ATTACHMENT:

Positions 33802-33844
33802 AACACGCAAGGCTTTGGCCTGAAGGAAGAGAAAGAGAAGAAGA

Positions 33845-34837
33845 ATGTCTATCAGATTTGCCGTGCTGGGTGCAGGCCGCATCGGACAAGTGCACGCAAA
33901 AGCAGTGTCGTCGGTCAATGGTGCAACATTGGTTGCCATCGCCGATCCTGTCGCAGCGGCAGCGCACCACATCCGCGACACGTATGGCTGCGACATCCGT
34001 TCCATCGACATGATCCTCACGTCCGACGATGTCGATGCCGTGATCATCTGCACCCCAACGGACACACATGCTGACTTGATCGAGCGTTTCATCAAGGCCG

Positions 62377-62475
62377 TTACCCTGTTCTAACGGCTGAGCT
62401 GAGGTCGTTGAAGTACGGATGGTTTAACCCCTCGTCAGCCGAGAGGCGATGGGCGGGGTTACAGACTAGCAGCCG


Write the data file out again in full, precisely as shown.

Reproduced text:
Positions 33802-33844
33802 AACACGCAAGGCTTTGGCCTGAAGGAAGAGAAAGAGAAGAAGA

Positions 33845-34837
33845 ATGTCTATCAGATTTGCCGTGCTGGGTGCAGGCCGCATCGGACAAGTGCACGCAAA
33901 AGCAGTGTCGTCGGTCAATGGTGCAACATTGGTTGCCATCGCCGATCCTGTCGCAGCGGCAGCGCACCACATCCGCGACACGTATGGCTGCGACATCCGT
34001 TCCATCGACATGATCCTCACGTCCGACGATGTCGATGCCGTGATCATCTGCACCCCAACGGACACACATGCTGACTTGATCGAGCGTTTCATCAAGGCCG

Positions 62377-62475
62377 TTACCCTGTTCTAACGGCTGAGCT
62401 GAGGTCGTTGAAGTACGGATGGTTTAACCCCTCGTCAGCCGAGAGGCGATGGGCGGGGTTACAGACTAGCAGCCG